(Washington, D.C.) – Today, the U.S. House of Representatives will consider two bills that – if they become law – would prevent us from going over the fiscal cliff. “Compromise, by its very nature, dictates that neither side will get 100% of what they want,” said Rep. Steve LaTourette (R-OH). “While I would prefer that taxes not go up on any American, the fact is that we have a Democratic controlled Senate and a Democrat in the White House. The compromise bills that the House will be voting on today protect as many Americans as possible from tax increases, while at the same time ensuring we avoid the looming fiscal cliff.”
“The consequences of going over the fiscal cliff would be disastrous,” continued LaTourette. “Virtually all Americans, not just upper income taxpayers, would face an abrupt tax increase averaging more than $3,400 per household.”
If a compromise were not agreed to, the fiscal cliff would include abrupt tax increases on lower-income earners from a smaller earned income tax credit, child tax credit, and the elimination of the 10% tax bracket. The Alternative Minimum Tax would hit millions of middle class taxpayers for tax year 2012, just as higher earners face higher tax rates on income and capital gains and dividends. Meanwhile, the tax rate on investment income is scheduled to nearly triple. Ultimately, raising such rates on capital gains and dividends would negatively impact seniors, retirees and small businesses. On the spending side, many federal programs ranging from education to transportation to defense would be cut across-the-board. Payments to physicians serving Medicare patients would be cut by over 27%, and approximately two million unemployed workers will lose unemployment benefits.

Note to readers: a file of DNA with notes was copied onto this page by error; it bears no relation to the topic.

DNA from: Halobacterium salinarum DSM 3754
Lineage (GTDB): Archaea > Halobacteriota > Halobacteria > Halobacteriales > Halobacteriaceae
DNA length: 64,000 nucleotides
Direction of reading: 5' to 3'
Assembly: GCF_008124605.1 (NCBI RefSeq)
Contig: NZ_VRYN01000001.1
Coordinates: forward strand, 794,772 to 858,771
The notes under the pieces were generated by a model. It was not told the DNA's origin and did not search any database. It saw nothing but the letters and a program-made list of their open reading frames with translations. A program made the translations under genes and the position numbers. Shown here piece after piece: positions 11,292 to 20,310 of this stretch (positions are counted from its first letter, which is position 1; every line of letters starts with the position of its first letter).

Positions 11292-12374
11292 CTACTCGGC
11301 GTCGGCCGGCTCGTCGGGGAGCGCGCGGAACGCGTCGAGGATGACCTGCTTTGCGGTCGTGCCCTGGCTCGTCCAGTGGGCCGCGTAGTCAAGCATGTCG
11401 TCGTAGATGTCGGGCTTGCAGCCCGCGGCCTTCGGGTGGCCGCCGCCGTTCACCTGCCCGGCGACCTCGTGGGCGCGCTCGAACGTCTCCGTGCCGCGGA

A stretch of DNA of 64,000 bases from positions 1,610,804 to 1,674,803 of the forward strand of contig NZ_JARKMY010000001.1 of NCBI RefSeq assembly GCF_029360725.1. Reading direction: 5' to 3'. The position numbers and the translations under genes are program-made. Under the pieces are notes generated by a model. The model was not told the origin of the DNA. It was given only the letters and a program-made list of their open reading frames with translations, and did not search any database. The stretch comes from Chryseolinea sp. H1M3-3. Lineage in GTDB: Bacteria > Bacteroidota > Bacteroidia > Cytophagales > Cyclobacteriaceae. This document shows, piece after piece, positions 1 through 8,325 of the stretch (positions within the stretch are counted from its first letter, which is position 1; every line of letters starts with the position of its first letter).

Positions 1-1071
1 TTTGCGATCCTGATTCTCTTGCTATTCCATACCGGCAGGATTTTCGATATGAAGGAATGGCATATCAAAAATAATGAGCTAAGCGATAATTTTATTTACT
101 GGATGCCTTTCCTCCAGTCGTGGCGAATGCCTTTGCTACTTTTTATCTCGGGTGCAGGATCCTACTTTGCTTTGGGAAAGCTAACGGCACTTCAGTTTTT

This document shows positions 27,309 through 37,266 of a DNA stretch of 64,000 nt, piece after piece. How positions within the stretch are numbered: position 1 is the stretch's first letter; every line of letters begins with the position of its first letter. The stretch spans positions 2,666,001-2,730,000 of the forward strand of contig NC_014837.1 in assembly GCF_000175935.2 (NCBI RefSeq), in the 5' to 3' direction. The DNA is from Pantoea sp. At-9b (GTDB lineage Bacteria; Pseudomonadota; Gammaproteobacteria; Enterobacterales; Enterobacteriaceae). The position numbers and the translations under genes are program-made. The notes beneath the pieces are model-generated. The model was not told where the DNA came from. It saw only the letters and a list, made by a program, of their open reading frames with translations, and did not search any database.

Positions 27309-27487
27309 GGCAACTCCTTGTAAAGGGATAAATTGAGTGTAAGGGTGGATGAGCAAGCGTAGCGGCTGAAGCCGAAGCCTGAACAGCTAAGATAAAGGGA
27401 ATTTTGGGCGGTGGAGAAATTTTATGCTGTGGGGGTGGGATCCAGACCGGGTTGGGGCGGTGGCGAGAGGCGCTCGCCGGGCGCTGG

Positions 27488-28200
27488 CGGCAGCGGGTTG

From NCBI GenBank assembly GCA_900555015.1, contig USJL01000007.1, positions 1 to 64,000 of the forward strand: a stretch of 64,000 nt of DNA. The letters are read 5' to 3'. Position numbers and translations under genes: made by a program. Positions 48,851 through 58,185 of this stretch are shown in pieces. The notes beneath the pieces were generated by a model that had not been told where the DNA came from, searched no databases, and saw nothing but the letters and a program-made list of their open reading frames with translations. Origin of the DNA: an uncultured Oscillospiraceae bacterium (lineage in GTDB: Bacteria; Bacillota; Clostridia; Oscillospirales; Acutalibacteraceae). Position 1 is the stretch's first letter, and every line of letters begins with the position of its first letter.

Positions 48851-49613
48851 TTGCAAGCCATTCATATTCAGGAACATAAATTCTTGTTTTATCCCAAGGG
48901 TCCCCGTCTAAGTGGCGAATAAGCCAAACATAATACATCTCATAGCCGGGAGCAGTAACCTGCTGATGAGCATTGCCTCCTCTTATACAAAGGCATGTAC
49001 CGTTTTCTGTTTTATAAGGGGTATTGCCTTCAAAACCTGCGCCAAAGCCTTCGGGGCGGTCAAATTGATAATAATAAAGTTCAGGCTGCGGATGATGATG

“Going over the fiscal cliff would also damage our economy and increase unemployment,” said LaTourette. Indeed, the Congressional Budget Office estimates that going over the fiscal cliff would shrink the size of the economy by nearly 3% in the first half of 2013, putting our economy back into a recession and pushing unemployment back above 9%.
“Those who oppose this compromise are putting American taxpayers, small businesses and seniors at risk – all in the name of ideological purity. The stakes are simply too high for our elected officials in Washington to play politics with the lives of so many,” concluded LaTourette.
Details on the Plan B bills:
The Spending Reduction Act of 2012 (H.R. 6684) replaces the president’s defense ‘sequester’ with common-sense spending cuts and reforms, and reduces the deficit by an additional $242 billion over the original sequester. The bill focuses on stopping waste, fraud, and abuse in federal programs, eliminating government slush funds (including an ObamaCare slush fund), and reducing waste and duplication in government bureaucracies.
The Permanent Tax Relief for Families and Small Businesses Act of 2012 (H.J. Res. 66) permanently protects millions of taxpayers from President Obama’s tax rate hikes. The bill permanently extends current tax rates for everyone making less than $1 million, the $1,000 child tax credit, expensing relief for small businesses, and much more. Analysis by the nonpartisan JCT found it is a $3.9 trillion tax cut.
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